Into my acquarium vista, Out There, ambled an old Beatnick Van Winkle, a dissonant figure hiding under a beret pulled down tight and level, in a black jacket of wool or felt, salty beard neatly groomed close to his cheeks, his trousers hiked high enough to reveal more of his wasted, flat posterior than anyone needed to see. Indifferent to the rain, he paused not three feet in front of me, eyes cast far down Craig toward the Carnegie, as though hypnotized by the dance of red and white light, the sizzle of each car's approach and the sibilant diminuendo of its retreat. He wore anachoristic glasses of the sort favored by Henry Kissinger, and his neck telescoped forward myopically.

He raised his hands to his face in a gesture as timless as it was intimate, and pulled from a steaming chaos of wax paper with fingers like talons a thick round of something pinkly moist, perhaps ham. His fingers held the slice up before his eyes as though for inspection, though he remained transfixed by the stretch of road that lay before him. I felt a twinge of shame, inadvertant, if not wholly innocent, voyeur chastened by moral hesitation rather than discovery. The ham sagged in caternary folds around his thick fingers, surrending its shape to gravity and its warmth to the night, until he approved its assumed shape and, leaning his head back like a supplicant, accordianed the steaming meat into his mouth, along with its parcels of night and rain and winter archly resplendant in its day of remission. Even God rested.

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Monday, January 03, 2005

Love at the ATM

i fell in love today at the ATM. inside the bank, i was loading up an ATM depository envelope with sundry major medical reimbursements (which sounds far more ominous than it is), birthday checks, and the like, and i could see the ATM was free. i had just concluded a delightful lunch with my friend and former colleague, and then a young woman and her small brown child entered the ATM vestibule a heartbeat before i could get there to do my business.

despondent, i wandered over, now for obvious reasons in no rush, to find in the vestibule a small child of indeterminate gender with back turned to me, bundled in colorful coat and hood and black leggings (okay, then, a girl), absorbing silently a plaintive patter of lilting but vaguely impatient francophone instruction delivered in a voice that could melt ice caps. the speaker, a blonde woman no taller than 5' 5", also with her back to me as she reasoned the labyrinth of the ATM's menu, had a phenomenal derrier, and fantastic taste in jeans. i was overtaken with the urge to see her vis, to nuzzle her decolletage, and i chided myself the frivolity of it all. then she turned, stooping either to adjust the young girl's hood -- yes, brown, i confirmed, as the hooded young girl turned a bit to receive the gesture -- or to chuck her under the chin. as she bent, she looked over at me, round-cheeked, fair-skinned, blue-eyed object of my desire, meeting my improvised smile with an impassive expressionlessness.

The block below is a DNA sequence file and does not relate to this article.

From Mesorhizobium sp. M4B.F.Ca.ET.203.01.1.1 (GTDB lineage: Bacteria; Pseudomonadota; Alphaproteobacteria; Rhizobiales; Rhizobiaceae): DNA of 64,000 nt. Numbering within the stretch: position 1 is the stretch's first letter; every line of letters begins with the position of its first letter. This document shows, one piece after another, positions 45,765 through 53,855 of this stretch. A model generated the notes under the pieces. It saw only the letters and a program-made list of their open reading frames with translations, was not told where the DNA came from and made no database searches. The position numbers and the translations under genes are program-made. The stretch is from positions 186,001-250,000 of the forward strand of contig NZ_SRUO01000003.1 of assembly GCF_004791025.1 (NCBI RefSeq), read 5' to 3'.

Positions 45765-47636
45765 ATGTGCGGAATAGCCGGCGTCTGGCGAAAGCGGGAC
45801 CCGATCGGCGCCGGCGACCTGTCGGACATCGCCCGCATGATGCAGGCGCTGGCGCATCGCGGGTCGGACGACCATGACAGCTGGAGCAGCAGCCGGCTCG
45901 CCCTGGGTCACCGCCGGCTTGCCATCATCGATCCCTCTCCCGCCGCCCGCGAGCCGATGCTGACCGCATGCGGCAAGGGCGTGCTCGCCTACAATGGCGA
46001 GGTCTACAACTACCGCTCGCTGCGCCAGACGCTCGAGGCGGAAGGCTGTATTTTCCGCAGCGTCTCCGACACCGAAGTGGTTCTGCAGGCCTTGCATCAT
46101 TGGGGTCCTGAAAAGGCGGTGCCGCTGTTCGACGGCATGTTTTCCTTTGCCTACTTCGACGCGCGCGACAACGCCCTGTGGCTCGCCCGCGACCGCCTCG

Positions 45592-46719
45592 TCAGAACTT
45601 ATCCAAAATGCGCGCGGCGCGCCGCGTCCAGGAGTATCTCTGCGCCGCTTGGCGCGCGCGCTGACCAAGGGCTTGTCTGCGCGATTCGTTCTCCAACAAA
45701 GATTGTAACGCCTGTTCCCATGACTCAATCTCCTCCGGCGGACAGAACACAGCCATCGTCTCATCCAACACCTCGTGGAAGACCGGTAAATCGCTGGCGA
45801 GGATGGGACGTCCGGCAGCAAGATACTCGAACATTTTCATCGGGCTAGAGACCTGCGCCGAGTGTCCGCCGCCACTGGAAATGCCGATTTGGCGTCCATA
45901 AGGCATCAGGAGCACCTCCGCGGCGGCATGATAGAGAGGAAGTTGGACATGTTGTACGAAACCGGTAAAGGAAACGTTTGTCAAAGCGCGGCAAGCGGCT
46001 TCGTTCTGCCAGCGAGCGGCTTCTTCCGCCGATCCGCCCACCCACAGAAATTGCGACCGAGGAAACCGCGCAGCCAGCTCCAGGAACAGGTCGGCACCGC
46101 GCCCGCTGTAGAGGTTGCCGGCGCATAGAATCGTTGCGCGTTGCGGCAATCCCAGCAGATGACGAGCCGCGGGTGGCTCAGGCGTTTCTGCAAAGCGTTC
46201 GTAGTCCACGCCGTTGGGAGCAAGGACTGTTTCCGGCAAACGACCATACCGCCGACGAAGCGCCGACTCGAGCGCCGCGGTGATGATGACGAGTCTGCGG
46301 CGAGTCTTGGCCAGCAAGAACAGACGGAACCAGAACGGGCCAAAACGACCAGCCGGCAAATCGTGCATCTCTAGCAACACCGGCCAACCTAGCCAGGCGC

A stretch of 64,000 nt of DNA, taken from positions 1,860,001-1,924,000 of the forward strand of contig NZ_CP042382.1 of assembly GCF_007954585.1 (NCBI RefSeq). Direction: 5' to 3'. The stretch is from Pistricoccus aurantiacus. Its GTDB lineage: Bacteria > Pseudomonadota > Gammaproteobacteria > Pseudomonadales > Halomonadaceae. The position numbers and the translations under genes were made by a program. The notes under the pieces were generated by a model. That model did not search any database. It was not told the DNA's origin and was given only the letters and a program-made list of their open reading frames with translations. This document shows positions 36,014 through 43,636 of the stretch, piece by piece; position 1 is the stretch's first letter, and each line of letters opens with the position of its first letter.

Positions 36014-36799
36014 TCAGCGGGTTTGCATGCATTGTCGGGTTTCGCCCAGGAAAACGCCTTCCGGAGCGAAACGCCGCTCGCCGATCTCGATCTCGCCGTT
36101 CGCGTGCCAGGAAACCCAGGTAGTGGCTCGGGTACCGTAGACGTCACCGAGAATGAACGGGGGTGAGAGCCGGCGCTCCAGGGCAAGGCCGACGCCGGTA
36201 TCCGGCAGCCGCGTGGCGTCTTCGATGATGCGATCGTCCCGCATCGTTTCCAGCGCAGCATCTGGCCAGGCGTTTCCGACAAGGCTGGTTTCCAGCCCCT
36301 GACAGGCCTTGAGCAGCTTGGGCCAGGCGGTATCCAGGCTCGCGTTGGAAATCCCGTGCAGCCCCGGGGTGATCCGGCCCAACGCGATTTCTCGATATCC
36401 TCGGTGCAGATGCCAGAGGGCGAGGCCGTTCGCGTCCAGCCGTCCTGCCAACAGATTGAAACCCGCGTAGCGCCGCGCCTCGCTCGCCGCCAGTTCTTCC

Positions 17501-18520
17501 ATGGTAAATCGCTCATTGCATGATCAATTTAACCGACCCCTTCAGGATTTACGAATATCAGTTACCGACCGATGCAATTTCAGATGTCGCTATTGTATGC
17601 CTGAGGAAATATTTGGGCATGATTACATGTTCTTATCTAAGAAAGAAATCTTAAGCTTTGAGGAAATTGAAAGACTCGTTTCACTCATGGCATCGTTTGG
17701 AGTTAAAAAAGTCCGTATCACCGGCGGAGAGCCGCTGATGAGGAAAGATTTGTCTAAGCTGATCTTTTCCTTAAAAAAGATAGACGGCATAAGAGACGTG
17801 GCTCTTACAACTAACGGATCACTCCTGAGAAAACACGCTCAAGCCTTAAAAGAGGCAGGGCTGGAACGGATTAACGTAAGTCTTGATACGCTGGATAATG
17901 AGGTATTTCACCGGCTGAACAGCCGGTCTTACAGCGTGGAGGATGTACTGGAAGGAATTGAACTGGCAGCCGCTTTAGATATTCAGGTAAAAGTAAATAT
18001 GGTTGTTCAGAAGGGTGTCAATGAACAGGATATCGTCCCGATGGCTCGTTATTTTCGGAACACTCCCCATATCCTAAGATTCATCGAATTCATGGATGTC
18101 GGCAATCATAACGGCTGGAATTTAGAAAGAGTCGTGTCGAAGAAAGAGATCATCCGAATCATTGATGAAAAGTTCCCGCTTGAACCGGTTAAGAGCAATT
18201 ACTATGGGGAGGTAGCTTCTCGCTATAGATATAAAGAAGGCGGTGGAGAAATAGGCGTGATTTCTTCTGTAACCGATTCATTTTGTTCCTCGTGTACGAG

i grew up in north jersey, in a town where au pere were de rigeur. while some friends had european nannies living in their houses -- one of my best friends in high school had an impossibly hot and saucy irish woman, jackie, who stood 6-foot in flats, wore snug jeans that seemed to reach her waist somewhere at my eye level, and quite simply brooked no guff from any of us -- the standard arrangement seemed to be a middle-aged woman from the caribbean, with skin dark as night, an orotund face, and unadorned lips camouflaged against her dark jowls, a thick accent and a tendency to spend half her unnecessary paycheck (most of her compensation, of course, inhering in room and board) on lottery tickets, arriving dutifully each night at the overpriced neighborhood pharmacy at which i found high school employment with a tattered piece of paper with dozens of divined three- and four-digit permutations, each night's selections slightly, but not wholly, different than those played the night before. i'd see them ambling about the neighborhood, their heads wrapped in plain white kerchiefs, wheeling ornate, hooded prams containing the shining hope of the richworkaholics who'd spawned them.

this inversion of the norm, this odd mix of white over brown, perplexed me; even my libido couldn't overwhelm my conjectural exercise: was she an au pere? an adoptive mother? a babysitter? family friend of any of the above? and o how i despised my monolingualism at that moment; whatever it was the lovely woman was imparting, notwithstanding its maternal impassivity, seemed terribly important; in her blithe, continental way, the young woman was at once stern, and indifferent, and aloof, and i could have taken her right there, in the ATM vestibule, with the little brown child looking on and the machine spitting out money.

"comrende? oui? non?" and with that, they left.